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Mar 14, 2014
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Ames, Iowa
I played ukulele for seven or eight years before going back to guitar, which I hadn't played for decades. Early on with ukulele I started attending a couple of local ukulele groups that held weekly "jams." I also attended some ukulele festivals where we "jammed." I learned that at a ukulele jam, everyone gets together and sits in a circle, usually with the yellow book on a stand in front of them and take turns calling out songs and page numbers. Then everyone plays in unison and sings together. Some jams played out of the blue book and the yellow book. Some, people brought tab sheets and distributed them. But the underlying formula was to sit in a circle with music on a music stand and play songs together. I became addicted to it. I love playing with other people.

Some time just before the covid I started playing guitar again. I took some lessons, played a wide variety of genres and eventually found a couple books on flatpicking and worked my way through them. I started attending some bluegrass festivals and taking some workshops. Last winter I met a fellow who was a guitar player as well. We had coffee and talked about playing guitar. He mentioned that he was part of a country/bluegrass jam and asked me if I would like to come jam with them. I was pretty excited and took him up on it, as the one thing I was really missing was playing with other people. As he was leaving, I asked him what I needed to bring, what books they were playing out of, what to expect. He said to just bring a guitar and a capo. The following Sunday I did just that.

So I arrived at this shed on a farm and heard people talking. I went inside and people were just sitting randomly around on chairs about the room, a woodstove was burning and it was quite comfortable. First thing I took note of was there was a banjo player, a guy with a dobro, two fiddle players, a bass player, and three or four guitar players. One guitar player had a mandolin next to him on a stand, everyone in pretty close quarters. I got introduced, found a seat, and got tuned up. Everyone was just chatting while I did all that. All of a sudden someone called out Old Home Place, key of G, and off they went. I had no idea. I looked at the fellow who invited me, started watching his hands, and tried to play the same chords he was. Between verses different people would take turns going off on some instrumental break and then the next verse would commence. Two and a half hours we played. I was lost most of the time but it was great.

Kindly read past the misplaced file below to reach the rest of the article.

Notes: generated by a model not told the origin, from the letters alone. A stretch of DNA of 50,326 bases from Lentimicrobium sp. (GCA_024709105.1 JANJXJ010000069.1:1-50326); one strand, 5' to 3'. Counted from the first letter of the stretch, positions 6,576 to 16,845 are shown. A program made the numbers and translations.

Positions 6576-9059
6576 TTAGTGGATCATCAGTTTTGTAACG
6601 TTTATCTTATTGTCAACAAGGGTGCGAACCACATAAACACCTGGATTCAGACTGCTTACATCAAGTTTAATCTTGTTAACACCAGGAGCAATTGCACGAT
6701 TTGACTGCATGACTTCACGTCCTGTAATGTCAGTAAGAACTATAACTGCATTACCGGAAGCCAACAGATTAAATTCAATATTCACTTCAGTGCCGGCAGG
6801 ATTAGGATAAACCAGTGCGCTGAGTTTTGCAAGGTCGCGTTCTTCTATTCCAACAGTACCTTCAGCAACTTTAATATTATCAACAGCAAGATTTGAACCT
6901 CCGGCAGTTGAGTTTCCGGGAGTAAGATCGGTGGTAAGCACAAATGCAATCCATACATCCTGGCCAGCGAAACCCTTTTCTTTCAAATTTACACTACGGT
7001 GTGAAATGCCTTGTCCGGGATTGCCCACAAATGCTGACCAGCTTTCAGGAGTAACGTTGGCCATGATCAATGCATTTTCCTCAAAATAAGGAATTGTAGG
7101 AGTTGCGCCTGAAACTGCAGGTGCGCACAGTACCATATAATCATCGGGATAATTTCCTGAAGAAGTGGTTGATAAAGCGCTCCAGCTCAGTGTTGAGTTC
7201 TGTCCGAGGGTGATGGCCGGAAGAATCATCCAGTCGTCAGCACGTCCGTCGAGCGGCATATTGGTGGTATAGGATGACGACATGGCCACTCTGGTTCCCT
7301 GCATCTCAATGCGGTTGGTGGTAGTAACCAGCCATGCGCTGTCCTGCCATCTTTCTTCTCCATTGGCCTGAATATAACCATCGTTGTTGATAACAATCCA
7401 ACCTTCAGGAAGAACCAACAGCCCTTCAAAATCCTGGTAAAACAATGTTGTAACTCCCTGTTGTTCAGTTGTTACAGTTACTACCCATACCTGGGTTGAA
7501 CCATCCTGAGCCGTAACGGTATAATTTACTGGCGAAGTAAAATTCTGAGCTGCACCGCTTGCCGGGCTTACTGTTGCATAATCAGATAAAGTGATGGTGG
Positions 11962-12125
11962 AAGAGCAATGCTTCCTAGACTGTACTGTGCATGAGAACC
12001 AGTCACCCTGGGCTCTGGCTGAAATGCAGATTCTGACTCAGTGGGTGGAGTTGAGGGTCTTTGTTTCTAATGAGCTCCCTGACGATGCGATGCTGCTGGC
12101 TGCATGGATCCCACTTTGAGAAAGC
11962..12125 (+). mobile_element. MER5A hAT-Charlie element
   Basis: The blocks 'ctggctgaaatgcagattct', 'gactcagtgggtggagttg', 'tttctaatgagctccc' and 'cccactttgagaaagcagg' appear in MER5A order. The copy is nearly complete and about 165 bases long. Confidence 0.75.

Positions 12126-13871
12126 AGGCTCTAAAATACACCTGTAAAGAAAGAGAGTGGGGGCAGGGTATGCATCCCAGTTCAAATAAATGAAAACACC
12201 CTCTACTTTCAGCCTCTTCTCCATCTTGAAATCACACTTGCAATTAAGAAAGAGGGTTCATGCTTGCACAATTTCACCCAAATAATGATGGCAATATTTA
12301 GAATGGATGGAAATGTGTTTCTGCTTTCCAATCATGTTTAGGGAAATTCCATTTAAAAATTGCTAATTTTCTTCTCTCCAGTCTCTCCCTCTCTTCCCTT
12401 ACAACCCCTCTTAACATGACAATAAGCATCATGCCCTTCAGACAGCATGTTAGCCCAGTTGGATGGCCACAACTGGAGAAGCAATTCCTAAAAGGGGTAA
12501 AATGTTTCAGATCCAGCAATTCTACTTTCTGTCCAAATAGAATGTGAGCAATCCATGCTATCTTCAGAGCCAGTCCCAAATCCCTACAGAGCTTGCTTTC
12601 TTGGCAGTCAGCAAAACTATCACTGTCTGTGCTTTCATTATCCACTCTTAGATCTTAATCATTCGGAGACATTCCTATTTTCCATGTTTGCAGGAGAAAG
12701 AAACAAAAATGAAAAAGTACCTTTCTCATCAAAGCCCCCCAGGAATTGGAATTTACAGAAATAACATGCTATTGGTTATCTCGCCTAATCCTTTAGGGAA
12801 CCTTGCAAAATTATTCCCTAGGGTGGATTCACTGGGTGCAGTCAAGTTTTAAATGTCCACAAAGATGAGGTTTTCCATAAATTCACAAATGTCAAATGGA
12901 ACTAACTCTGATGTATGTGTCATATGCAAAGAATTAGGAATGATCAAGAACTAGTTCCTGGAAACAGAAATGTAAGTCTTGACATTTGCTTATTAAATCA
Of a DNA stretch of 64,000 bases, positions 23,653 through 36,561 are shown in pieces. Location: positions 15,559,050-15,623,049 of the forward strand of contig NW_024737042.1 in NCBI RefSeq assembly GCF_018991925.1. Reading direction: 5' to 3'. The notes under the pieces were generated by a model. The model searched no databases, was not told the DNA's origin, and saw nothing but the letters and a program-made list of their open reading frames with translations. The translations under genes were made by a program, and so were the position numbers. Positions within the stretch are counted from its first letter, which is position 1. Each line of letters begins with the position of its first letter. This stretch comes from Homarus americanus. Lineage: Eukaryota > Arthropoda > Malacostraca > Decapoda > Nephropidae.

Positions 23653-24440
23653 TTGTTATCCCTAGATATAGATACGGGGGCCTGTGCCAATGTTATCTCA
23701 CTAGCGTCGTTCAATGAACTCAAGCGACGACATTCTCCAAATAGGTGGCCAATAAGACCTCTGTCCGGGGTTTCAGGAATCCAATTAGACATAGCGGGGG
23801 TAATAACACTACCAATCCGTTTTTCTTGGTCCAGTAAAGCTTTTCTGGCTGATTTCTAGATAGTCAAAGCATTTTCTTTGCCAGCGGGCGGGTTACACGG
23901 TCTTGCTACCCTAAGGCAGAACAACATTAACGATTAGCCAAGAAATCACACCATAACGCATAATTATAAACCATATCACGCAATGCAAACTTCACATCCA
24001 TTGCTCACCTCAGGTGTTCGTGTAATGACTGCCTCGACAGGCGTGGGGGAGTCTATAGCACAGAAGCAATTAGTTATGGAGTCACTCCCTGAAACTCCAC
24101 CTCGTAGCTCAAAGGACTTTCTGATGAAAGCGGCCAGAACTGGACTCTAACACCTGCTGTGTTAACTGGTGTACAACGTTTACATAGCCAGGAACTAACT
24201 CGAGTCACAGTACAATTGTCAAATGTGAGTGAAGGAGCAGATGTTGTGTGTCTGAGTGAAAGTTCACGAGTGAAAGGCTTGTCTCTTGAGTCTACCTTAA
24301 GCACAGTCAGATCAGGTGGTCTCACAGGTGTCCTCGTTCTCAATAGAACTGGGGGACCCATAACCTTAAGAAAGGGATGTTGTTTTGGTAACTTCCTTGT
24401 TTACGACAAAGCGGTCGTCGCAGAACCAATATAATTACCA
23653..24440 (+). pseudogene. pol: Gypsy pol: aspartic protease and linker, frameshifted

It was fun and they invited me back. Since then, I've been going most every Sunday and playing. I'm getting a lot better at just picking it up as we go. I've also attended three or four other country/bluegrass jams that are much the same. And a blues jam that was much the same. The thing I guess I'm trying to illustrate is that there a jams, and then there are jams. These guitar jams can get very exciting when they get going.
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I agree -- jamming can be a lot of fun. I attend two weekly jams; one is made up of mostly members of a jam band i've been part of for perhaps 10 years. We play and sing selections from a repertoire that we all have chords and words for. I mostly play an amplified bass uke there (rather poorly) to give us some bottom, since the others are playing guitars and a banjo.

The other session is a song circle jam in which typically only the person whose turn it is has a copy of the words and chords (or they're playing and singing from memory). The instrumentation there is more mixed -- guitars, a uke, one or two autoharps, a couple of banjos, a bass uke (played by a real bass player, not me), a cajon, a concertina, 1-2 mandolins. Although i play guitar when it's my turn to sing, i play a Hayden concertina when i'm accompanying others because it's much easier for me to play by ear.
What you described going on in the shed around the wood stove brought back a flood of memories. While I was in high school, a number of local mom & pop grocery/ convenience stores would host a bluegrass jam on alternating Saturday nights. Everyone was like an extended family, and that was literally the extent of my musical education.

Usually, someone brought along a crock pot of either chili or Brunswick stew & sold bowls for a buck. In the summer, the jams would extend into plastic lattice folding chairs all over the parking lots. What a wonderful world it was!
A lot of the fun is trying to keep up and play songs you have never heard before. It keeps you on your toes and makes it exciting. I have been "jamming" with a group for a few months with my uke but recently picked the guitar up again and hoping I can jam along with it.
My “bandfam” had a jam last night. I brought my “Irish” bouzouki, but mostly played harmonica. Lotsa fun, as we take the summer off for vacation time…
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